Outrage ensued! Not only was the original poster horribly offended that I should suggest such a thing, numerous others chimed in at how rude I was. One woman even told me that I was a “terrible human” for suggesting such a thing. The moderator blocked me from commenting on the page for 24 hours. It was amazing. Retrospectively, I guess I was too straightforward in my recommendation and should have couched it in more niceties, but I didn’t say anything remotely unkind. I honestly thought I was helping her.
In this post-Trump era, I’m certainly gotten used to people lashing out at my opinions on Facebook. Two years ago, when a friend – a real friend, someone who I went out for drinks with and laughed about silly stuff together – told me in no uncertain terms that he thought I was stupid, ignorant and uneducated because I had the audacity to support Hillary Clinton over the monster holding office now. When I received the barrage of angry, condemning messages from him, I cried. A month later, when a Republican, conservative friend of a friend told me to “go to the toilet and find a snack,” I was really taken aback. Now, well, I see this is the evolution of social media and American society in general.
Instead of getting my feathers ruffled and puffing out my chest as I read the angry reaction to my seemingly normal comment (a few people did support the idea, but they too were immediately blocked), I looked within myself. What could I learn from this? What I realized, simply, that not everyone wants help.
This woman did not want a solution to her problem. She wanted other people to say, “Girl! It’s those jerky guys! You do YOU! Wooo!” She wanted people to commiserate. She wanted to vent. She did not want to change. As Marshall McLuhan says, “The medium is the message.” If she really wanted to change, a Korean ladies Facebook group was not the medium for it.
And guess what: That’s OK! I am constantly trying to dig deeper into my pit of compassion (luckily, I have yet to find the bottom), and I realized that by jumping ahead of where this woman was in her life, I was showing not just a lack of compassion but also impatience: Like, come on, lady! *Insert eye roll* Just go to a therapist, figure your stuff out and carry on!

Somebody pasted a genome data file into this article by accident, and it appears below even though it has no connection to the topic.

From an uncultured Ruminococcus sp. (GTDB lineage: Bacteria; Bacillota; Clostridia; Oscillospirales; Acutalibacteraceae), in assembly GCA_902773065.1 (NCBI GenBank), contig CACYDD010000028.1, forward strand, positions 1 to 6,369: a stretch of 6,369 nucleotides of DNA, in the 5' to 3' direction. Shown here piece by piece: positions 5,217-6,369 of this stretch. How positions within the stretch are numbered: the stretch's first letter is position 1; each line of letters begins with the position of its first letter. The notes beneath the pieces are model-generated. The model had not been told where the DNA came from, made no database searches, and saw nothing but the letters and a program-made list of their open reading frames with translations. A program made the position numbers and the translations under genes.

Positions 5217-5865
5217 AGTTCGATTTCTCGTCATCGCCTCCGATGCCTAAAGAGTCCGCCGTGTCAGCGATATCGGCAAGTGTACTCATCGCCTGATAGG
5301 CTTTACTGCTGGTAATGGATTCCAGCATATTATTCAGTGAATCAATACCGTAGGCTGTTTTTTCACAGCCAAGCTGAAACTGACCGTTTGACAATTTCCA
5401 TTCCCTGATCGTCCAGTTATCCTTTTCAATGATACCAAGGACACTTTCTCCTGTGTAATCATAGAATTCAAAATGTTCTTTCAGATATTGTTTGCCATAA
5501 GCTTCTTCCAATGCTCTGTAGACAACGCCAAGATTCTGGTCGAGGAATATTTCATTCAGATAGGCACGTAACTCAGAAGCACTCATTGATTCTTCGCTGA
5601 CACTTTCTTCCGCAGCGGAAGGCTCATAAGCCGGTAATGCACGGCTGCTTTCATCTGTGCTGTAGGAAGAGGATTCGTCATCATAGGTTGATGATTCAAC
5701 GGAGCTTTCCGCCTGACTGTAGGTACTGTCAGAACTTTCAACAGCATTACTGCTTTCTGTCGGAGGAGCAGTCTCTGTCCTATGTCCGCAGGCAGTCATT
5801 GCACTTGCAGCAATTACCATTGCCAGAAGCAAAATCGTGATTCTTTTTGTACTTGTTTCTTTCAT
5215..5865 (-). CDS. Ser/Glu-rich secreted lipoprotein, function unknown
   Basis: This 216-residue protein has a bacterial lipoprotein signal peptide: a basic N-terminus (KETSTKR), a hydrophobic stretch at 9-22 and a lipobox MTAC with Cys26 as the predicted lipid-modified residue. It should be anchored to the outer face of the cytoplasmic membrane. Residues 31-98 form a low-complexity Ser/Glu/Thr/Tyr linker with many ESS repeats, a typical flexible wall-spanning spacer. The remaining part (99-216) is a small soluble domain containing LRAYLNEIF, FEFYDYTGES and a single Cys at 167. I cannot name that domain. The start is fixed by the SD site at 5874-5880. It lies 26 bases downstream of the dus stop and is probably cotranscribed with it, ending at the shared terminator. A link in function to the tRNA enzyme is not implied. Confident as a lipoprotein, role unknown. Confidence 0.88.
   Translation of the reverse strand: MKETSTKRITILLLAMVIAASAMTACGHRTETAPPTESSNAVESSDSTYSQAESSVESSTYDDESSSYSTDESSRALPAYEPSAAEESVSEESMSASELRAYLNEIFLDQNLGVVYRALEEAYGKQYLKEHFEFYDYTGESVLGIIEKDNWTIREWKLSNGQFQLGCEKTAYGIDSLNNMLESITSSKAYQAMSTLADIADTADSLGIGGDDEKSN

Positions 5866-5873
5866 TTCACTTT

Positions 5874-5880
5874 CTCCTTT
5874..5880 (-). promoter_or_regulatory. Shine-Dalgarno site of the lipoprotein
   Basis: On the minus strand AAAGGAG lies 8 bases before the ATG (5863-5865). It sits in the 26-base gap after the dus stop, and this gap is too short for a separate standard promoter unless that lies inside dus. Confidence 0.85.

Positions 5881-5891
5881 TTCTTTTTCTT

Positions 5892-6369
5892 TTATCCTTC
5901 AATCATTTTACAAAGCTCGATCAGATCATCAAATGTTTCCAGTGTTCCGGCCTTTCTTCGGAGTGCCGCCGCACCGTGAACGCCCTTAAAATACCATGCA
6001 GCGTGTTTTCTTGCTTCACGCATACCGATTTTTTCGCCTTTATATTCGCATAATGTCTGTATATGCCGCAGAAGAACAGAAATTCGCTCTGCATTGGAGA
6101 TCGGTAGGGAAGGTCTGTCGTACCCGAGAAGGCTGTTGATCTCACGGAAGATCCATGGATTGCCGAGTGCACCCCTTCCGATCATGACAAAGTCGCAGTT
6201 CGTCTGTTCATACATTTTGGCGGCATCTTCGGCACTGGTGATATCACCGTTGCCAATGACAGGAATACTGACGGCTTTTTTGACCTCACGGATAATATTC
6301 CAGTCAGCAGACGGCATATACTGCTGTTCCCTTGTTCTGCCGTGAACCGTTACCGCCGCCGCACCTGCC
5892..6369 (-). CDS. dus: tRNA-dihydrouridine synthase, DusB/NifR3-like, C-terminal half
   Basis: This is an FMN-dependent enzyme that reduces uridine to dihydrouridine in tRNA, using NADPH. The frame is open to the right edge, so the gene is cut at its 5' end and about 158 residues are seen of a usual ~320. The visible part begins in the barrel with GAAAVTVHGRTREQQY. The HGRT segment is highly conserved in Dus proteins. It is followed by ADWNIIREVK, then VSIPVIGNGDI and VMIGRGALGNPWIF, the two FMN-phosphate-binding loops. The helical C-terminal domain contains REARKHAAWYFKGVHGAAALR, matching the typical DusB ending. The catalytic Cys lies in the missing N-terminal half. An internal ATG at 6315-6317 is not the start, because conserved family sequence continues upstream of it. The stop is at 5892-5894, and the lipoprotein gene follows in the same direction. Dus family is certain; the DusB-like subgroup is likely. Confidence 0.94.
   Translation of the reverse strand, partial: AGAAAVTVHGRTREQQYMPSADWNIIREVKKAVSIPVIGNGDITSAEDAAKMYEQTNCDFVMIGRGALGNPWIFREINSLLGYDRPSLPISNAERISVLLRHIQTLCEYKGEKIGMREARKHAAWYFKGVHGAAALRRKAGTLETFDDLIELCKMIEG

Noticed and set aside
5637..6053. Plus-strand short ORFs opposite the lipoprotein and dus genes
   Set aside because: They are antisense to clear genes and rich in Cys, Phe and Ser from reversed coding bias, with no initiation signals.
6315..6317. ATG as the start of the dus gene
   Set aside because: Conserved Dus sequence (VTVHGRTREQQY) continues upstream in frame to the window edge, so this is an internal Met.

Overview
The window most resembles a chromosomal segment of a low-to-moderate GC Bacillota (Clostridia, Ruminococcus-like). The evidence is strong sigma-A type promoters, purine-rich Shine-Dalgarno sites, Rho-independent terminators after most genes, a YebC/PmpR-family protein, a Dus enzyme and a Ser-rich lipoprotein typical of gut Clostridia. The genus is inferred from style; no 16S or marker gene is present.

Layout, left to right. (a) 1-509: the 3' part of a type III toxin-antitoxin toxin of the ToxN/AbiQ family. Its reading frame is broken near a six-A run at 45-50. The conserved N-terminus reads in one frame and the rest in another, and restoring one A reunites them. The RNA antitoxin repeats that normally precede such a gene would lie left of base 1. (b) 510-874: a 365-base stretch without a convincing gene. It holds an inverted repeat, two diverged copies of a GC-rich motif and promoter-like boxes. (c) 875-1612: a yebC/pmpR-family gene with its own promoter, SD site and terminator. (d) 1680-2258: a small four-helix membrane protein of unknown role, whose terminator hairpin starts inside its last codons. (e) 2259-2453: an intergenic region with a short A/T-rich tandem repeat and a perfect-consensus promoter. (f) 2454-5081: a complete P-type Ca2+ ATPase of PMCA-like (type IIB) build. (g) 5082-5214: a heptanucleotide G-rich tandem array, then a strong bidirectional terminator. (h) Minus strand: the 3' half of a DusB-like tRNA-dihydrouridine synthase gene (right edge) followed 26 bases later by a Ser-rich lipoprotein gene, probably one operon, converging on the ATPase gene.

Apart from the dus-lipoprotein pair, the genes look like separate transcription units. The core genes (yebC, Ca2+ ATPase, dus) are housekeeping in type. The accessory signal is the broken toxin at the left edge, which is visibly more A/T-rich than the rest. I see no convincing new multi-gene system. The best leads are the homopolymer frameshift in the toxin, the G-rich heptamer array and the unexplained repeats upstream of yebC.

That attitude is simply not fair. And so, even though I’m not sure my comment warranted such backlash from these women, many of whom are ex-pats having lived in Korea for much longer than I, I understand it. I understand my role in it. And really, isn’t that all we can do? I recently read an article about how when people do things that do not make sense to us, it’s not that they’re doing illogical things. It’s that we just do not understand the totality of their life experience. What they are doing makes sense to them. They may have never had the opportunity to develop skills or critical thinking that would allow them the self-analysis needed to work through their own problems. Because, of course, even therapists don’t know the solution to your problems – only you do. You have to figure yourself out (professional therapists and life coaches help you do that). That’s part of our job here on Earth.
Does this mean that I should stop helping? Of course not. But part of being an effective teacher is meeting people where they are. If Johnny wants to be a better person but can’t read, you’re not helping him by assigning him a book report on Eckhardt Tolle’s “A New Earth: How to Create a Better Life.” As a trained journalist, I spent a decade listening to people and then trying to process their thoughts in an easy-to-understand way for everyone else. I listened a lot. But I want to listen better. I want to know how you want me to help.